Can Facebook Libra become a key income stream for your small business?
In June 2019, Facebook finally unveiled its own currency: Libra. This isn’t just a passing social media fad. The new cryptocurrency could become a key income stream for small and medium-sized businesses. Here’s what it means for your business—and how to prepare.
What is Libra and how does it work?
Facebook’s Libra is a cryptocurrency: a virtual form of money for the digital age. You’ve probably already heard of some other cryptocurrencies, like Bitcoin or Ethereum.
All cryptocurrencies are based on a technology called the blockchain. The blockchain is like a public, anonymous accounting book. So anybody can view transactions and make sure the numbers add up, but they can’t access any secure personal data. In theory, this means that blockchain is reliable and private.
However, some of the first cryptocurrencies have run into trouble. Some people believe that they are volatile because they aren’t tied to a central reserve of money. And so far, most cryptocurrency users have been people in the tech world.
Facebook wants to change that by building a central reserve for Libra, based on contributions from investors in U.S. dollars. The goal is to create a stable, simple currency that anyone in the world can use. You can read a quick guide to how exactly that works, and why Facebook wants to make it happen, in this 5-minute infographic.
What does Facebook’s Libra mean for small businesses?
Libra could be a game-changer for small and medium-sized businesses. Just like PayPal made internet payments easy, Facebook’s Libra will bring a new level of convenience to e-commerce.
Anyone with a mobile phone and a data connection will be able to use Libra, whether or not they have a bank account. And it will eventually be possible to make purchases through Facebook Messenger. Many existing payment services are also on board as Libra investors, including MasterCard, Visa, PayPal, and Stripe.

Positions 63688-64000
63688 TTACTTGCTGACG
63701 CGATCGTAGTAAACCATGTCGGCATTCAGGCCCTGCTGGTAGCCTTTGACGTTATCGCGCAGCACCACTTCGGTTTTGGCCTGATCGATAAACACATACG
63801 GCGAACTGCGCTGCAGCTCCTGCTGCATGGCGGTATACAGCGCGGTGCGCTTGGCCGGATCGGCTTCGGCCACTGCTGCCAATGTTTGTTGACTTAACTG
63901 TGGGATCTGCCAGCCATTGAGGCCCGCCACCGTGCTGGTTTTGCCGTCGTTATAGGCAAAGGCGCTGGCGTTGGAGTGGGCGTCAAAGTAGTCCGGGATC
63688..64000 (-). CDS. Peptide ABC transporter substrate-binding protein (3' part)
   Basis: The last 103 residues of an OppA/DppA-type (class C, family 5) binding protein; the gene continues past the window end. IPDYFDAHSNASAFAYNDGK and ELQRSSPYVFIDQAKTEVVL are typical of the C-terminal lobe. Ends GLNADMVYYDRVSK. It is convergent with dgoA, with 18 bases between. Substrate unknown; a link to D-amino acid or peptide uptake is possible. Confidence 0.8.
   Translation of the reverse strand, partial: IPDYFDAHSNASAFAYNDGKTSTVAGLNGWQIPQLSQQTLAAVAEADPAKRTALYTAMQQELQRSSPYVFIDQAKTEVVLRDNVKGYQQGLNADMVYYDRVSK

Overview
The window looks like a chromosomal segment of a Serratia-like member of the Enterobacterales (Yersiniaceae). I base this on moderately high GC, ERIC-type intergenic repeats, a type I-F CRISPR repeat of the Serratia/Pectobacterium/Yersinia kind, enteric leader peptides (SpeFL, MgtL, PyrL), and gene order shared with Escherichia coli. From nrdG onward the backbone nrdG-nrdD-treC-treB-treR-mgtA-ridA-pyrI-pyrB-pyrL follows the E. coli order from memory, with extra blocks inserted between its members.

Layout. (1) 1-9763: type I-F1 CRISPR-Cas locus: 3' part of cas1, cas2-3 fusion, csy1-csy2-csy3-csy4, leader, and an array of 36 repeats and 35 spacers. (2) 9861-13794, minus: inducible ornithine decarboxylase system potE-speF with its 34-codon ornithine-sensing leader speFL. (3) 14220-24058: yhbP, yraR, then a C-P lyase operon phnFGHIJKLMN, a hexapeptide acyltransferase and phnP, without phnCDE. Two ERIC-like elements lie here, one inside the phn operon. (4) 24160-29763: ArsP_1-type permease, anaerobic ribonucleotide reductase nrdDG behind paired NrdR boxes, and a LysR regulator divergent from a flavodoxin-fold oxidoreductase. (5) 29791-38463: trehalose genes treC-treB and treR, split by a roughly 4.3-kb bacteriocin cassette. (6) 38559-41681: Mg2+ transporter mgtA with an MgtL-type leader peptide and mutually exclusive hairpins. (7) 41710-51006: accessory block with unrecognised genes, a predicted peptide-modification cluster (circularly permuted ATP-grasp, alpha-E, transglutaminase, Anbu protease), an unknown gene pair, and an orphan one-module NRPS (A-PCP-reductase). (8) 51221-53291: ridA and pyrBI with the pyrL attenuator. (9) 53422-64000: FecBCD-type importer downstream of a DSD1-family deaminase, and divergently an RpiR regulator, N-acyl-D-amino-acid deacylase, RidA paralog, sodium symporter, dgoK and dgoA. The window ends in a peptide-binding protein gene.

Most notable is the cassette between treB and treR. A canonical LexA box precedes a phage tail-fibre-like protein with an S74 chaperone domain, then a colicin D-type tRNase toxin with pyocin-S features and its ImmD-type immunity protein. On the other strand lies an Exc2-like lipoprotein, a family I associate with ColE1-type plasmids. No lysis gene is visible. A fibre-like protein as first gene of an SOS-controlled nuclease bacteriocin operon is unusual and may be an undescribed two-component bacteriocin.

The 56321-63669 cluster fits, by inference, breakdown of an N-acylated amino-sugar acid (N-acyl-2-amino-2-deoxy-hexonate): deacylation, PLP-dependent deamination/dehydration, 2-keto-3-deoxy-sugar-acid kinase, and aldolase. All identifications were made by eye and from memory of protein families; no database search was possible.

Libra raises the possibility of making direct sales from your Facebook ads, posts, and messages. Customers would never have to leave the social network to order your products and complete transactions. Plus, because Libra is designed to be universally accessible, it could open up new markets and audiences for your brand.
If you trade internationally, then Libra could reduce the time and costs involved in overseas transactions. And if you already advertise products on Facebook, then it will streamline the purchase process for your customers.
Libra won’t just be for e-commerce. Facebook wants Libra to become an instant, mobile-based alternative to cash. So it could become a new income stream for brick-and-mortar stores, offering more convenience and security for small business owners.
Some people have raised doubts. Many small businesses are already very reliant on Facebook for paid ads, organic reach, reviews, and customer service. Although Libra is officially separate from Facebook, the social network will control Libra’s managing board for at least a year.
How to make Libra part of your income stream
Although Libra has been an open secret for months, it’s still not actually available to use. Facebook is testing the new cryptocurrency, working with developers, and signing up new investors.
So since you don’t have a billion-dollar business that qualifies you as a Libra investor, what can you do to prepare your business for Libra?
- First of all, make sure your Facebook Page is up to date and fully functional. We don’t just mean filling out your profile. If you trade in physical goods, then set up your Facebook product catalog so you can advertise products directly. This feature could be key once Facebook introduces Libra payments.
- Check in on your Facebook Ads strategy, too. Are you using all the channels available? Only 31% of brands use Facebook Messenger for marketing, according to Hootsuite, but direct messages could become a key sales channel on Facebook.
- Keep an eye out for news from financial regulators. Facebook’s Libra is unprecedented; no social network has ever released its own cryptocurrency before. Different regions and countries will respond differently, so check in on all the countries where you do business.